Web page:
While the number of similar cases is no doubt lower in the decade since the passage of the ACA (and the expansion of Medicaid by 38 states and the District of Columbia), 30 million people in the U.S. remain uninsured. Access to health care remains largely a factor of geography for many of them. In Texas, nearly one in four nonelderly adults is uninsured. A few large counties like Dallas support a robust safety net, while many smaller counties provide much less assistance.
Access to health care that varies by county highlights just how far we still must go to achieve equitable health care coverage in the U.S. A few weeks ago, I rounded with our gynecologic oncology team. I heard stories of uninsured women presenting with late stage cancer – the disease progressing while they attempted to find a provider willing to take on their care. They did not have access to services in their counties of residence outside of Dallas, and found care eventually through the Parkland emergency department.
This “out-of-county care” creates competing tension as the local newspaper attempts to quantify the costs and citizens’ groups question why Parkland provides unreimbursed care to residents of counties that do not contribute to that care. Still, in the absence of comprehensive federal or state policies, the solutions often fall to local providers to make it a priority to create more equitable systems of care so people with treatable conditions do not unnecessarily suffer for lack of access in the shadows of some of the most advanced health care in the world.
Fred Cerise served as the Vice President for Health Affairs at Louisiana State University and is currently the Chief Executive Officer at Parkland Health and Hospital System.
How do you trust a health system after you have seen its cracks?
My mother had a stroke at home during the first month of the COVID-19 shutdown. My sister and I, both physicians with more than 20 years of health care experience, were blindsided both by her stroke and the health care system’s response, which allowed her to fall through the cracks.
Prior to having a stroke, my mother developed sudden left leg weakness and fell repeatedly, which was new for her. Normally, a patient with these symptoms would be evaluated in the emergency room with a physical exam and a brain MRI for evaluation. After calling her neurologist, however, she was told to monitor her symptoms at home. We were told that her symptoms were likely due to a progression of another chronic condition.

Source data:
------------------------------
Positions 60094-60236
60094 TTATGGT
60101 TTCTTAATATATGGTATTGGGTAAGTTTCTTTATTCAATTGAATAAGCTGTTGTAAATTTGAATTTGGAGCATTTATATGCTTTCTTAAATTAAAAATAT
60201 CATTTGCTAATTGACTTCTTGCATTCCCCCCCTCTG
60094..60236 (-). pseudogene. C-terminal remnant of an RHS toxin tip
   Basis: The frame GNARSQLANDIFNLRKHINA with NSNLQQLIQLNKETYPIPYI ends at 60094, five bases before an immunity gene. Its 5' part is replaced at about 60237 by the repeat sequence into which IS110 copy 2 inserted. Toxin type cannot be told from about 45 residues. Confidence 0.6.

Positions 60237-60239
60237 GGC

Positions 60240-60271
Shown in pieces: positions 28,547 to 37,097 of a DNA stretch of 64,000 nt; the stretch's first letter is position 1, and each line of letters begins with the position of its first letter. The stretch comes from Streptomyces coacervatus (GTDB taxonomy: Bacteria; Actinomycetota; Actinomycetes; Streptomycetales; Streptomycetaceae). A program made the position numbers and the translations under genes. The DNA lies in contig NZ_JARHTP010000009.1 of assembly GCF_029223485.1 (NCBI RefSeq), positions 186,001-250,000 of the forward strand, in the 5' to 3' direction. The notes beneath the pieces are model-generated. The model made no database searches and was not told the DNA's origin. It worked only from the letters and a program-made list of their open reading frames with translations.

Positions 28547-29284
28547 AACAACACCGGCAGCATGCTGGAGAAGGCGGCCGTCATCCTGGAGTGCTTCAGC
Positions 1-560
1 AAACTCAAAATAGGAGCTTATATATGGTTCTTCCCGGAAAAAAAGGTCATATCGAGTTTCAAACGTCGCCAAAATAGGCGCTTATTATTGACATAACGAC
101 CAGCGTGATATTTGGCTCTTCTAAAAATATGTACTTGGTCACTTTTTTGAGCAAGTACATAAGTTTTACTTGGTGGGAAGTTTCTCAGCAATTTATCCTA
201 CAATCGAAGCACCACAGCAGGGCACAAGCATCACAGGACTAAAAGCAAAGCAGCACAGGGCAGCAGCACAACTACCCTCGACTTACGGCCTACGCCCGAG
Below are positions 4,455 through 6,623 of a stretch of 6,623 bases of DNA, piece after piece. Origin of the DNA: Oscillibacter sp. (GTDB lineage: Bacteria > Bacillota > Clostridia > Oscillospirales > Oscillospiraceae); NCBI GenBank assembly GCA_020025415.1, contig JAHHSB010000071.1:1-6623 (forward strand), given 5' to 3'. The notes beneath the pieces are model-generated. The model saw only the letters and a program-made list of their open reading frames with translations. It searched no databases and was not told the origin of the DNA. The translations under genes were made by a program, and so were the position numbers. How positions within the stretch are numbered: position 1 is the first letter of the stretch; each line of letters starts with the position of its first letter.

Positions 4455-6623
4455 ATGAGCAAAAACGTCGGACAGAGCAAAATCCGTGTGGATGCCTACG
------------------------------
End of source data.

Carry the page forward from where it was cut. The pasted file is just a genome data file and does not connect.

We knew there was broad concern about COVID-19 exposure and her doctors were hesitant to bring her into medical facilities, but we called repeatedly with concerns about her symptoms progressing and hopes to confirm a diagnosis. Without a proper diagnosis, and because my mother was still experiencing symptoms, we decided to bypass her initial physician to obtain an MRI. The MRI concluded that my mother had in fact suffered a stroke, which required medication changes, lab monitoring, and physical and speech therapy.
While my family struggled with her clinical decline for many months, our trust in her health care system was broken after communication broke down. She felt alone in navigating her care—especially after multiple delays. My sister and I—working within our own health systems that were desperately trying to make rapid changes during the shutdown—could understand a level of uncertainty by her care team and the health care system. However, we believed that the system would have safeguards for emergent care. We were shocked by the lack of communication or acknowledgment of the delays, and the lack of help to navigate a path forward. We also could not help wondering: What if she did not have an accent when she initially called for help? Would she have had more success if she was not an immigrant and was more familiar with the workings of our health care system? I am not sure of the answer to these questions. However, I do know that even with two physician daughters empowered by education and training, my mother’s trust in health care was easy to break and will be difficult to regrow.
Dr. Reshma Gupta MD, MSHPM is a practicing internist, Chief of Population Health and Accountable Care at UC Davis Health, and part of the Population Health Steering Board for strategy across all UC Health campuses. She serves as a senior advisor within the Center for Medicare and Medicaid Innovation Primary Care First Program and a Co-Director of Costs of Care Inc.